Friday, October 11, 2013

Unlined Chimneys: What you need to know

unlined chimney in a home built before 1800
   Before we were able to use oil or gas to heat our homes, chimneys were simple structures with one simple directive: to provide a passage for smoke from a fireplace.
   Even though the use of clay flues was implemented to better contain exhaust fumes, older builders did not anticipate one day oil boilers and furnaces would become high efficiency units like the ones we see today.
   Most oil boiler's installation specifics call for a 6 inch round flue to properly vent combustion fumes. Quite a difference from passages like the one illustrated above.
   Bigger is not necessarily better in this case. One of the reasons newer appliances call for such smaller passages is to preserve the unit's efficiency.
    Another, perhaps more important factor, is to better control the condensation of the fumes.
    When exhaust fumes condense, they become solid and accumulate throughout the passage in the form of soot. In many cases, such as venting gas units, water vapor immediately cools in a large unlined chimney and allows for water to collect throughout the inside of the chimney. Given enough time, deterioration of the masonry will ensue, leading to costly repairs in order to avoid dangerous blockages.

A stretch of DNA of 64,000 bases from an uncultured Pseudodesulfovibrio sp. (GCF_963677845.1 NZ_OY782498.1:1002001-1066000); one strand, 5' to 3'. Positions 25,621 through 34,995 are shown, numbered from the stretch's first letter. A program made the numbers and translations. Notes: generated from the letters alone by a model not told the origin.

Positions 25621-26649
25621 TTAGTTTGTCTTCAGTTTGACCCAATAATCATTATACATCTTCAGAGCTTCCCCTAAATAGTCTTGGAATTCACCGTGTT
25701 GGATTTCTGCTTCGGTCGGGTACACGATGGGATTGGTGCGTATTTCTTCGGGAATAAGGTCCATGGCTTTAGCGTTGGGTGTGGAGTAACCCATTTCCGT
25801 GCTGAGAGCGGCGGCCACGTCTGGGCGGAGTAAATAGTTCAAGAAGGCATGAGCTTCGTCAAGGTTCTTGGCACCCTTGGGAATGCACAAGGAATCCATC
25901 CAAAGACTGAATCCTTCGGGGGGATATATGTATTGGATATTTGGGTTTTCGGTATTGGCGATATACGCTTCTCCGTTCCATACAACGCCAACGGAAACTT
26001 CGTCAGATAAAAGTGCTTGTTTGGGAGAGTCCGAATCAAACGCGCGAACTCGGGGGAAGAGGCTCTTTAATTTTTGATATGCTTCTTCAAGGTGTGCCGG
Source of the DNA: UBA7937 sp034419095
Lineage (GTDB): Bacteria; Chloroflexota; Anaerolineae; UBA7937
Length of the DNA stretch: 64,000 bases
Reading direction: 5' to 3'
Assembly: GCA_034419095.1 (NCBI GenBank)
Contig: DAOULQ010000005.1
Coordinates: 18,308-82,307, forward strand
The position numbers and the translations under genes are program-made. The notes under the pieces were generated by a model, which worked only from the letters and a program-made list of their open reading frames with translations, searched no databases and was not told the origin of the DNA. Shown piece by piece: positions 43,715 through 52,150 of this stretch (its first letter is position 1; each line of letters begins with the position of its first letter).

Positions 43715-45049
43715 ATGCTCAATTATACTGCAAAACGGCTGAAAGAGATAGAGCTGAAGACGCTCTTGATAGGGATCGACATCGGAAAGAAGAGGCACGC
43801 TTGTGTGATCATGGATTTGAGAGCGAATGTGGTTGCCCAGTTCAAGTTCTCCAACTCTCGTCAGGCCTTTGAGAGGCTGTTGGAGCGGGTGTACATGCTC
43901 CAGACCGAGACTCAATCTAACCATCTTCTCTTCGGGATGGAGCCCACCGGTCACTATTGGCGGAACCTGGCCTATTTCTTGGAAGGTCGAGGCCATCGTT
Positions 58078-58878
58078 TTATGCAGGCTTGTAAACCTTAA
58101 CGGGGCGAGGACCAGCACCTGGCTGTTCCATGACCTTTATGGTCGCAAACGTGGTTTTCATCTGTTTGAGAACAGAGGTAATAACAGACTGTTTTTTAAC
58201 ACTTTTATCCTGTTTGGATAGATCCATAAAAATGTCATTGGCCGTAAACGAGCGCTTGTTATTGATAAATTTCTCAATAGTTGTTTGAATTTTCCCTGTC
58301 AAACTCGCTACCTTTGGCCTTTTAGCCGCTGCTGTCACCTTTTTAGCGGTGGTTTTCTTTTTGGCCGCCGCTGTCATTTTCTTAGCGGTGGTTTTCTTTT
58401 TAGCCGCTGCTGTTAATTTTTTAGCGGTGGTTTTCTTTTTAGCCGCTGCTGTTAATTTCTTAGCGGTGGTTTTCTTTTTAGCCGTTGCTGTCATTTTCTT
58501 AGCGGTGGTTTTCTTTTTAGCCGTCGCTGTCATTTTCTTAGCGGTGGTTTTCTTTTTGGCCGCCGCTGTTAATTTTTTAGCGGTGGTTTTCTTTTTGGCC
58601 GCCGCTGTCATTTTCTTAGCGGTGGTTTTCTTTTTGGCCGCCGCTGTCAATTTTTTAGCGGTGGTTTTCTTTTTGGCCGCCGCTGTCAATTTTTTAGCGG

In the event of a chimney fire, smoke and fumes will transfer through the house since masonry is porous in nature. This is where a chimney liner makes the most sense. The stainless steel passage will effectively trap the fumes and safely conduct them outside of the house.
    Older homes, not originally designed to accommodate a boiler or a furnace, have been typically adapted poorly to vent combustion fumes. Often, boiler/furnace fumes are vented right into a smoke chamber of an existing fireplace. By today's building codes, this practice violates every safety measure established against carbon monoxide poisoning.
   A chimney liner installation in an unlined chimney can be quite simple in most cases. However, on a central common chimney that serves multiple fireplaces, and adapted to vent a heating appliance, the installation is far more complicated.
   Divider walls will most likely be less than solid and may collapse and block the passage. The demolition to open up the space for the chimney liner is involved, but necessary.
   Chimney liners are a sound investment into the safety of the home and its occupants. Liners safely contain toxic combustion fumes and guide them out of the home. Quality liners carry a lifetime warranty, typically built out of stainless steel that will not rust or sustain the type of water damage found in unprotected masonry.
   An installation is only as good as the installer, which is why professional chimney technicians undergo extensive training and adhere to manufacturer's standards.
   If you own a home built more than 80 years ago, it's likely your chimney is unlined. Consult with your chimney professional, and you'd be wise to explore the option of having a chimney liner installed for your heating appliance, or your wood stove, as discussed in an older post.
   Stay safe, informed, and warm.

   Javier A. Robayo

Copyright ©2013 Advanced Chimney Service, LLC.

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